Celtic were booed off the field on this day 54 years ago. Nine players who would become Lisbon Lions a couple of years later were the subject of their own supporters’ wrath for only being able to overcome Go Ahead Eagles by a solitary Joe McBride headed goal.
The Celtic fans had expected an avalanche of goals, following the previous week’s 6-0 trouncing in Deventer, Netherlands. When neither Jimmy Johnstone nor John Hughes could unpick the visitors’ packed defence, the boos and whistles echoed around Celtic Park.
It was quite the introduction for debutant, Jim Craig, who filled Ian Young’s right-back berth for the first time wearing Celtic’s all-green change kit.
As a dental student at Glasgow University, Jim Craig first arrived at Celtic Park as an amateur in 1961, having been scouted by Joe Connor. This allowed Craig to train and play matches as well as keep his dentistry studies constant. Due to the ever-increasing pressure of his studies at university, it became more difficult for Jim to continue to play football regularly. But he managed to keep himself fit and was eventually signed by Celtic in January 1965 under the great Jimmy McGrory, just before the arrival of Jock Stein.
After beginning the season of 1965/66 in the reserve team, he was handed his first-team debut against Go Ahead Deventer on the 7 October 1965. The team that played on that evening was; Simpson, Craig, Gemmell, Murdoch, McNeill, Clark, Johnstone, Gallagher, Chalmers, Lennox and Hughes. This would be the first time that the ‘Lisbon defence’ would take to the field together.
It would not be until November that Jim would return to the first-team and compete with Ian Young for the rest of the season for the right-back position. During that season there was a lot of fantastic highlights for Celtic under the guidance of Jock Stein, with the club defeating Rangers 5-1 at New Year, reaching the semi-final of the European Cup Winners’ Cup and, not forgetting the first league championship win in 12 years at Fir Park.Listen to the latest episode of the award-winning A Celtic State of Mind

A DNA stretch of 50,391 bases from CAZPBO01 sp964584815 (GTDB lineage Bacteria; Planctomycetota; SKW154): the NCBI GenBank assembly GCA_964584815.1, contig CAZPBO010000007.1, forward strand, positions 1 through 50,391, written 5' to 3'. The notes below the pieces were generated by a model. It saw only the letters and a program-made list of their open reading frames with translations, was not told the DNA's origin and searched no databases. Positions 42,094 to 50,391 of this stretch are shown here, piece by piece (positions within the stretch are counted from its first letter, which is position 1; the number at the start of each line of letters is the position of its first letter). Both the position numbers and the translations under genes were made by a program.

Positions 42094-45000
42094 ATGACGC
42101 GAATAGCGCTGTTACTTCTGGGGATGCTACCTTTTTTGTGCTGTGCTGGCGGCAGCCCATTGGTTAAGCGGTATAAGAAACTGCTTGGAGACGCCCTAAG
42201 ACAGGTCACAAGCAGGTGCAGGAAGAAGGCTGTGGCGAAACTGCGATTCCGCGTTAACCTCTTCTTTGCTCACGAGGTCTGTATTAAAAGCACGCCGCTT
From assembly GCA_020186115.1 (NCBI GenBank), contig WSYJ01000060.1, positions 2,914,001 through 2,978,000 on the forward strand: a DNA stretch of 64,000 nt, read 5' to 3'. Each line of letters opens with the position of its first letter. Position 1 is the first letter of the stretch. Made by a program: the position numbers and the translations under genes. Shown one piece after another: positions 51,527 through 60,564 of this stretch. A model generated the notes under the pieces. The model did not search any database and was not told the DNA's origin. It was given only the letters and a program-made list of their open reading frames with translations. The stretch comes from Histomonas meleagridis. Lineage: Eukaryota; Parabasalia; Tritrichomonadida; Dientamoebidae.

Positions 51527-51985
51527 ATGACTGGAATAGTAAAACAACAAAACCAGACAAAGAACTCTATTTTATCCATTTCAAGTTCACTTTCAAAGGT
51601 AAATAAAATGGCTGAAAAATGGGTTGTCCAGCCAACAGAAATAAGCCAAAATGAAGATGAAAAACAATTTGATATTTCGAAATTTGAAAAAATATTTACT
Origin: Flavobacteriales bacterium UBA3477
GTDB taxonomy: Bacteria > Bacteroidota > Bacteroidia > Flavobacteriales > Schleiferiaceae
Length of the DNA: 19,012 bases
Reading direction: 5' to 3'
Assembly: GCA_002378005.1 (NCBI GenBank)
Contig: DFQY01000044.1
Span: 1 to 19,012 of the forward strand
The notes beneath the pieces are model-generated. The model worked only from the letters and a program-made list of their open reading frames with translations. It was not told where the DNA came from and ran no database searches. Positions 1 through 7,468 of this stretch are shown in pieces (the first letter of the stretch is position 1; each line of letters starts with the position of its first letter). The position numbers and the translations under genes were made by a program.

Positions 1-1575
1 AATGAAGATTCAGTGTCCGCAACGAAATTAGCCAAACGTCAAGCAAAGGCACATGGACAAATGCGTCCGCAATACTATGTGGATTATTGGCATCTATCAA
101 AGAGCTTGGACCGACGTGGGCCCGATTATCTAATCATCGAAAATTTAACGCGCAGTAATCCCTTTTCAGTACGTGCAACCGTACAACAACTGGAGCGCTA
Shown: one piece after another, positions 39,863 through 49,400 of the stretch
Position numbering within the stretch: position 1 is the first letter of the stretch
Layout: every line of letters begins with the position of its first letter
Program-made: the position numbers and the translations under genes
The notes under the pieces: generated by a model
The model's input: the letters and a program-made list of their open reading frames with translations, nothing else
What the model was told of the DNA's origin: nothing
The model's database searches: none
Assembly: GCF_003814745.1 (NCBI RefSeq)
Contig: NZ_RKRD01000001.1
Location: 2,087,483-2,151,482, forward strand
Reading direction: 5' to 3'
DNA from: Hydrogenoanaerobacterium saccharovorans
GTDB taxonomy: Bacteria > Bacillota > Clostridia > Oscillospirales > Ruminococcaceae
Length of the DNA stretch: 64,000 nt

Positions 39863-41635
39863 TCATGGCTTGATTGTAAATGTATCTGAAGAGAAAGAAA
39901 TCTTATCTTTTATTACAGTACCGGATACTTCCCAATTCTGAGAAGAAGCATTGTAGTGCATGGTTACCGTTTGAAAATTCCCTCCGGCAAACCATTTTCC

The season which would follow this was nothing short of remarkable and would inevitably be the pinnacle of Jim’s Celtic career. During season 1966/67 he played 28 times for Celtic and featured in the greatest match of all in the sun-drenched heat of Lisbon on 25 May 1967. However, after just seven minutes, the referee was conned and Internazionale were awarded a penalty-kick with Jim being adjudged to have fouled Renato Cappellini. To this day Jim will still tell you, “It was never a penalty!” As the match went on, he soon made up for his indiscretion as he put a perfect pass along the 18-yard line for Tommy Gemmell to pull Celtic level. As they say the rest is history…
The magic didn’t just stop there as upon his return to Glasgow he would meet his future wife Elisabeth, whom both recently celebrated 50 years of marriage together.
He continued to feature regularly for Celtic during the club’s golden years right up until he left the club in 1972 after defeating Hibernian 6-1 in the Scottish Cup final. His achievements speak volumes as he won a tremendous 7 League Championships, 4 Scottish Cups, 4 League Cups and 1 European Cup. During his time at the club, he scored six goals with the pick of them coming against French champions Saint-Etienne during the first round of the European Cup in 1968.
On a personal note it has been an absolute honour and privilege to have spent time in the company of Jim celebrating the 50th Anniversary of Lisbon, Celtic Graves Society Events and the unveiling of Bobby Lennox’s statue. I can also thank the Lisbon Lion for making me change my hairstyle after very kindly nicknaming me ‘the crewcut boy’ at an event at Celtic Park.
As I continue to move through university, he has been extremely supportive and kept me in line telling me to get studying, but always asking how the course is going (with Jim also being a distinguished journalist).
He is a fantastic advocate of Celtic and is a first-class raconteur on the club’s history. Jim is a character that will always be happy to stop for a quick chat or photograph and remains a very popular figure at the club to this day. Like his fellow Lisbon Lions, he commands huge respect from the Celtic support all across the world and has represented the club with distinction from Australia to America.
Jim was part of a group of 16 players who didn’t just change British or European football, but changed people’s lives. They say you shouldn’t meet your heroes but none of these men have ever disappointed. He has achieved it all during his career but above all continues to remain a thoroughly humble and decent gentleman, who has always represented Celtic with honour and distinction.
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